I recently heard how scientists are working toward a unifying theory on why people smile. Cross-cultural studies have shown that smiling is a means of communicating emotions throughout the world — although those emotions can be different from culture to culture.
I will be interested to learn what researchers determine about our smiles — which originated some 30 million years ago.
What I already know — and what does not differ from culture to culture — is that our smile can tell us a lot about both our bone health and our overall health. Consider:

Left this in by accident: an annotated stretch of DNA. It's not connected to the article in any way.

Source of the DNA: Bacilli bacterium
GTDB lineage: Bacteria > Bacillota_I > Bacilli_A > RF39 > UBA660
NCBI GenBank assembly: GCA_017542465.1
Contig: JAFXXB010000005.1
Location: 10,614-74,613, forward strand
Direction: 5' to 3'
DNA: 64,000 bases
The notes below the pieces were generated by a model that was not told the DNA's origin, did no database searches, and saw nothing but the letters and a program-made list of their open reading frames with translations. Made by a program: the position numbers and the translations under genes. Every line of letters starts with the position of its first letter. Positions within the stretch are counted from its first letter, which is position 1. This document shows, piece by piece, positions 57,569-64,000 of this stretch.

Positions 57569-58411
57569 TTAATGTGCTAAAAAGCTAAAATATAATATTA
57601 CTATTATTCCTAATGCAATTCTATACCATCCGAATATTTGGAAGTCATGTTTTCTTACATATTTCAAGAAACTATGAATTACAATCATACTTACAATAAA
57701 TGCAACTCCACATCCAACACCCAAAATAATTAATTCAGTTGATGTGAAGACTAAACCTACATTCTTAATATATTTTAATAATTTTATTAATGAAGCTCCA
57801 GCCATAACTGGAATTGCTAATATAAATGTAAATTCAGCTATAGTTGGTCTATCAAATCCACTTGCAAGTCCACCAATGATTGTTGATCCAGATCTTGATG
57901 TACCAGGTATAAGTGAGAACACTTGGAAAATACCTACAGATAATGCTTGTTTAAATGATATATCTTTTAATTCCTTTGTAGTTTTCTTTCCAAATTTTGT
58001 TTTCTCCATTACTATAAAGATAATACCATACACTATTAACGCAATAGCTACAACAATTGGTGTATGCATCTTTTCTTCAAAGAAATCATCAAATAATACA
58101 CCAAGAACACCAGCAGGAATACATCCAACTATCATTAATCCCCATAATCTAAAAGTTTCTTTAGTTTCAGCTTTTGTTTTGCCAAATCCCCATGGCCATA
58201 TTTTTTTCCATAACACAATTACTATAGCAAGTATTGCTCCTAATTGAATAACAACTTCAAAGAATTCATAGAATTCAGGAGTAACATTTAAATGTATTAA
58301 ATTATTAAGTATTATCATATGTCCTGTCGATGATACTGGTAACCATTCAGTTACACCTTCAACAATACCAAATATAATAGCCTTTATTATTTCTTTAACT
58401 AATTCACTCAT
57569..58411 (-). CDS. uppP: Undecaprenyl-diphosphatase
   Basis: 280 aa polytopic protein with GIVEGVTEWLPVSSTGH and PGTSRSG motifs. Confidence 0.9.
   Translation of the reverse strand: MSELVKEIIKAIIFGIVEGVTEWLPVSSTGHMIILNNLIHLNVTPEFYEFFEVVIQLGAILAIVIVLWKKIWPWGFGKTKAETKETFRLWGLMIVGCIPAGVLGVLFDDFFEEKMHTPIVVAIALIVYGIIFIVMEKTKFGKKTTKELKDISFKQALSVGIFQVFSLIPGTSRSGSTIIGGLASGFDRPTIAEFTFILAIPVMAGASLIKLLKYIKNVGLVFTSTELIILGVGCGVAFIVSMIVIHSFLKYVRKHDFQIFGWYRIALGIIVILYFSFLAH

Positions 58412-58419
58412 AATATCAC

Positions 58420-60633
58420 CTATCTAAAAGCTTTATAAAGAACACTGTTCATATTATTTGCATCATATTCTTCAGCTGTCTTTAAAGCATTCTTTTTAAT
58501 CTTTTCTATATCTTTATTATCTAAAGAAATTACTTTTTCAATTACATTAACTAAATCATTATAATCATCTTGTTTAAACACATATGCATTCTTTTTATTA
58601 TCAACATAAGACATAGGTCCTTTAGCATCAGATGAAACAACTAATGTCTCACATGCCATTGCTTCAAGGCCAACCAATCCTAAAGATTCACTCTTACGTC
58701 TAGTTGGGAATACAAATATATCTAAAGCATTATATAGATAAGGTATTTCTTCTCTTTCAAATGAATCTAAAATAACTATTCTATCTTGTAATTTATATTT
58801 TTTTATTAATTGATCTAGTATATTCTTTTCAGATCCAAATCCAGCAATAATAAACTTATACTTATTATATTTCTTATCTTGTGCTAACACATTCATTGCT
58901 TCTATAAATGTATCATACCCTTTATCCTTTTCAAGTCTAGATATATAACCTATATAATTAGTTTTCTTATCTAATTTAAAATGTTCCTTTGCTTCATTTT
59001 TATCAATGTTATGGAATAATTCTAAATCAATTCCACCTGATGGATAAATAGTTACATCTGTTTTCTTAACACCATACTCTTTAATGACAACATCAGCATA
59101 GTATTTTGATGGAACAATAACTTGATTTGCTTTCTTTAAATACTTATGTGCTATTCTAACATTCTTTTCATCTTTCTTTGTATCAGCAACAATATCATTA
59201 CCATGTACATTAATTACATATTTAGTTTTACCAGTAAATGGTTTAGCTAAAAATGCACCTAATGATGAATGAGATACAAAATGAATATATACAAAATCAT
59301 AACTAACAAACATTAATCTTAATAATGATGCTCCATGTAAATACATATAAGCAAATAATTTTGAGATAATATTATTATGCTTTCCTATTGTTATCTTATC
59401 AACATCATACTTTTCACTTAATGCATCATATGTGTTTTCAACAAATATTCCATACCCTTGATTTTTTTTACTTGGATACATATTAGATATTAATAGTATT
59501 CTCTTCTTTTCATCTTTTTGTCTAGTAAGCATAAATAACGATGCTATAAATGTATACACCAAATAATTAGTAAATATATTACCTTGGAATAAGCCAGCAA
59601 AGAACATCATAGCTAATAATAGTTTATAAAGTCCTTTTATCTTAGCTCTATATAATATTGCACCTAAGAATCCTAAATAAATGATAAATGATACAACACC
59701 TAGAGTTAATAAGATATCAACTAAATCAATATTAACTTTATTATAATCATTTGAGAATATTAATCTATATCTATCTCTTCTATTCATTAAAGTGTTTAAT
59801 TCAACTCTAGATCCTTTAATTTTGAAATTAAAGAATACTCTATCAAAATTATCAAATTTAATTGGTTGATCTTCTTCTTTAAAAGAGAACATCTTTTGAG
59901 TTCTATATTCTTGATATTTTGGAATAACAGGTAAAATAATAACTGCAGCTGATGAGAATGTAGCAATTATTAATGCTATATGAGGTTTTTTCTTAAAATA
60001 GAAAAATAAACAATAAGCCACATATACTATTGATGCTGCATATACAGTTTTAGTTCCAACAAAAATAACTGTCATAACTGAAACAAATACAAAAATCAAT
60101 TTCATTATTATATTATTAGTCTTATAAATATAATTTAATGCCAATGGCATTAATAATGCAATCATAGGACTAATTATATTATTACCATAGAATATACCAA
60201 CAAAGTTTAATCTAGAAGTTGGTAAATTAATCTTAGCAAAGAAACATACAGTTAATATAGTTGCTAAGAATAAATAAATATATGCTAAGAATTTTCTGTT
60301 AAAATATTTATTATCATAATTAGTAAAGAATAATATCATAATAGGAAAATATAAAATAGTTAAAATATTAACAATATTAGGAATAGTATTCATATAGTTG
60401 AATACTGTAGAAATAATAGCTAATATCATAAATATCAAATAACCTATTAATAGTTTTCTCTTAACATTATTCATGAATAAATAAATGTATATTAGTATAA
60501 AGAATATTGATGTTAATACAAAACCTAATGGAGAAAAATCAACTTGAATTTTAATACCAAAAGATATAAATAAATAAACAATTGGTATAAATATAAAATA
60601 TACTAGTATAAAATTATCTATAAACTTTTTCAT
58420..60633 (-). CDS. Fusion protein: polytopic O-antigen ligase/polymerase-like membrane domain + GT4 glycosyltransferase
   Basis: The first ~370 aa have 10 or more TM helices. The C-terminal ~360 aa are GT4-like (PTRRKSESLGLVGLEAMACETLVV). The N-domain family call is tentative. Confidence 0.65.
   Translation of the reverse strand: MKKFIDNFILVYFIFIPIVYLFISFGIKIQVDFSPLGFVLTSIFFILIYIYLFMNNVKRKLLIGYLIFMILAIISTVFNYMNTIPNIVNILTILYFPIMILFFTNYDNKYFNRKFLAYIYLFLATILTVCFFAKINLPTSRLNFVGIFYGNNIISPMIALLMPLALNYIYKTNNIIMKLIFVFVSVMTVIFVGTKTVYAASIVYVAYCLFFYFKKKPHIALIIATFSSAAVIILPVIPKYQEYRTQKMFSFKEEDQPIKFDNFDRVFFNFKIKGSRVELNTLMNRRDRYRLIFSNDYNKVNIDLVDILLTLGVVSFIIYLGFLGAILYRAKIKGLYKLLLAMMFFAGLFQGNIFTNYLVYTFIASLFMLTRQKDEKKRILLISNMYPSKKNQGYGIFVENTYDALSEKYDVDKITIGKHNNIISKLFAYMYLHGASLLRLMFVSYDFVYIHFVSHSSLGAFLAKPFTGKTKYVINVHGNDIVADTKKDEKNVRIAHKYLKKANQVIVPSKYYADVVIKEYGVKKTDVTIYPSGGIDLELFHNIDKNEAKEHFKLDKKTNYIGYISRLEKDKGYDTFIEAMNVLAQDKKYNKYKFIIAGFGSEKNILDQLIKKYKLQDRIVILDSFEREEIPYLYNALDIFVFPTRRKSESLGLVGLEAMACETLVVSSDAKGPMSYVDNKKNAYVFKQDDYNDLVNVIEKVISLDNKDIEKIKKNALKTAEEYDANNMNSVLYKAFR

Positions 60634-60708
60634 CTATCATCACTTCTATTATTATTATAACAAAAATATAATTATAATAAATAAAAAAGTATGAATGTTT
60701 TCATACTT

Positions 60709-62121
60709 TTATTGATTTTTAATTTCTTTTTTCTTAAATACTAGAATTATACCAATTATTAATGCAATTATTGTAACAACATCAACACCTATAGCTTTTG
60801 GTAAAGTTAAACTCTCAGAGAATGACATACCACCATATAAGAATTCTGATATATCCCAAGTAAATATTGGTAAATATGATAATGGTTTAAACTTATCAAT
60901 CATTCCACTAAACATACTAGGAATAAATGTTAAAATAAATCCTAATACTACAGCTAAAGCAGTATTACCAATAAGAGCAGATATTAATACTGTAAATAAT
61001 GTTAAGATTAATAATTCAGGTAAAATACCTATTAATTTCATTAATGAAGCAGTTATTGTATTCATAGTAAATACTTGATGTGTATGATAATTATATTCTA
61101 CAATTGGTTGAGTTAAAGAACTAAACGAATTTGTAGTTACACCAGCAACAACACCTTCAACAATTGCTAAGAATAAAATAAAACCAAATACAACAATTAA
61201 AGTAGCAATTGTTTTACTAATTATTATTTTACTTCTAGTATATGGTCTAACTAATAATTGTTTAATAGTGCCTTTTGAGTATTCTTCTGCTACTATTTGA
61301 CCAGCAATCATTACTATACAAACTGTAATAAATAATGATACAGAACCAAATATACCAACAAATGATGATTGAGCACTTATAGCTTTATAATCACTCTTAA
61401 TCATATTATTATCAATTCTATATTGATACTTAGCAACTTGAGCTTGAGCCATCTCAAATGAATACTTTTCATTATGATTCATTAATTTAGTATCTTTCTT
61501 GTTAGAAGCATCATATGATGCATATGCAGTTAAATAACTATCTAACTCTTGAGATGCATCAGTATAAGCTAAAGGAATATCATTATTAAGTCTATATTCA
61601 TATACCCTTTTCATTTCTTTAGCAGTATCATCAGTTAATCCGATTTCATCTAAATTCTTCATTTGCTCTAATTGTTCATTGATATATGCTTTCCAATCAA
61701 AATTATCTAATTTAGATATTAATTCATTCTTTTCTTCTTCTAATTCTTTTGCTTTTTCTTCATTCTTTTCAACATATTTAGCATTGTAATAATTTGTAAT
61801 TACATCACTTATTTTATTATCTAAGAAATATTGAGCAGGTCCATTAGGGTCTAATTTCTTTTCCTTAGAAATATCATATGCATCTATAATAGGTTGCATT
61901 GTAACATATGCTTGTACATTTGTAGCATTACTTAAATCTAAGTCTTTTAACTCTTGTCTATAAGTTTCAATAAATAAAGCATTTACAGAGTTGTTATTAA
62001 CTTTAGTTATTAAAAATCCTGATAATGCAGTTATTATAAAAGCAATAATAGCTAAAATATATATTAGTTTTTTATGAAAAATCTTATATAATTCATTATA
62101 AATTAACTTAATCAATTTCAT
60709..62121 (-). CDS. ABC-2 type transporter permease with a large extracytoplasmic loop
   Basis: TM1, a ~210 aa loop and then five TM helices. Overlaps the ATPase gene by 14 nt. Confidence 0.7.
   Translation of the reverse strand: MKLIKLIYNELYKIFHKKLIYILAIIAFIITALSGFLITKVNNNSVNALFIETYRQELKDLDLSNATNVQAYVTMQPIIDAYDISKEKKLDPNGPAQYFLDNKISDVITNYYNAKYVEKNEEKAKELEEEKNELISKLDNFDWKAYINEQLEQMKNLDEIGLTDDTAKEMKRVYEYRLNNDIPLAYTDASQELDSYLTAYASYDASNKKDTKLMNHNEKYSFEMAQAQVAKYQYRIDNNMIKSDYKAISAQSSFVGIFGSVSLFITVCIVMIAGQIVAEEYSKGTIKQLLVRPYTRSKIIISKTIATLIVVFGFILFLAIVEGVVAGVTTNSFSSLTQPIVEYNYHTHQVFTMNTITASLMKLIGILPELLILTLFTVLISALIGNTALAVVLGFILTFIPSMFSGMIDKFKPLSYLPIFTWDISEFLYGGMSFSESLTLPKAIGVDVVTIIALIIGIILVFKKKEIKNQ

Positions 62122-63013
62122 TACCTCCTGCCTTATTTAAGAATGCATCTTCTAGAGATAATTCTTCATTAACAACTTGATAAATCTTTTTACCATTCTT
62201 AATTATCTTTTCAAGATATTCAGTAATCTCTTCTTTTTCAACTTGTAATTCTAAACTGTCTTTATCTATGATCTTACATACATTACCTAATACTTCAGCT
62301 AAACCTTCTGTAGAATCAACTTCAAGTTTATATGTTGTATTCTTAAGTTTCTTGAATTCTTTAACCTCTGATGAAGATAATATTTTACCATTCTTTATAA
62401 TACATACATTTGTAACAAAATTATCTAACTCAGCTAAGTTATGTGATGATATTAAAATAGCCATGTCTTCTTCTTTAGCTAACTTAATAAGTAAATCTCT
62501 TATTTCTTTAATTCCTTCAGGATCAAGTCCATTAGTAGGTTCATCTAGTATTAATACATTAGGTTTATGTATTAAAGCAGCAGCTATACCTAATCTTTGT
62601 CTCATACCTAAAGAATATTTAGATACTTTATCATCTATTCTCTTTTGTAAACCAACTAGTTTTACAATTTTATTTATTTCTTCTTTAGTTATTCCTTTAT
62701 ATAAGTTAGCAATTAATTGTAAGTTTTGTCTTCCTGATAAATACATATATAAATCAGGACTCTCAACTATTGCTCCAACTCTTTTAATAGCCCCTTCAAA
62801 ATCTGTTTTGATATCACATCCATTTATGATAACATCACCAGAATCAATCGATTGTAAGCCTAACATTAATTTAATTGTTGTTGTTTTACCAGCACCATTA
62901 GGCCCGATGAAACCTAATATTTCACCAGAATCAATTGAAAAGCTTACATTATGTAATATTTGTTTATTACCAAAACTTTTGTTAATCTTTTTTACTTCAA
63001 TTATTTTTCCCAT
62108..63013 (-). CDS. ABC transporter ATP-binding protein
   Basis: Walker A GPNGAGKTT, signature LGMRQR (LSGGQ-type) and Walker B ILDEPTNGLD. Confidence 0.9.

• Receding gums are often an early sign of body-wide bone loss.
• Periodontal disease implies both bone loss and a challenged immune system.
• Periodontal disease is linked not only to osteoporosis, but also to heart disease, stroke, diabetes, and respiratory illnesses such as COPD or pneumonia.
A comprehensive natural program to build bone will not only directly benefit your jawbone, but will also dramatically improve the health of your teeth and gums — and, in turn, lower your risk of long-term heart and lung disorders.
That’s something to smile about!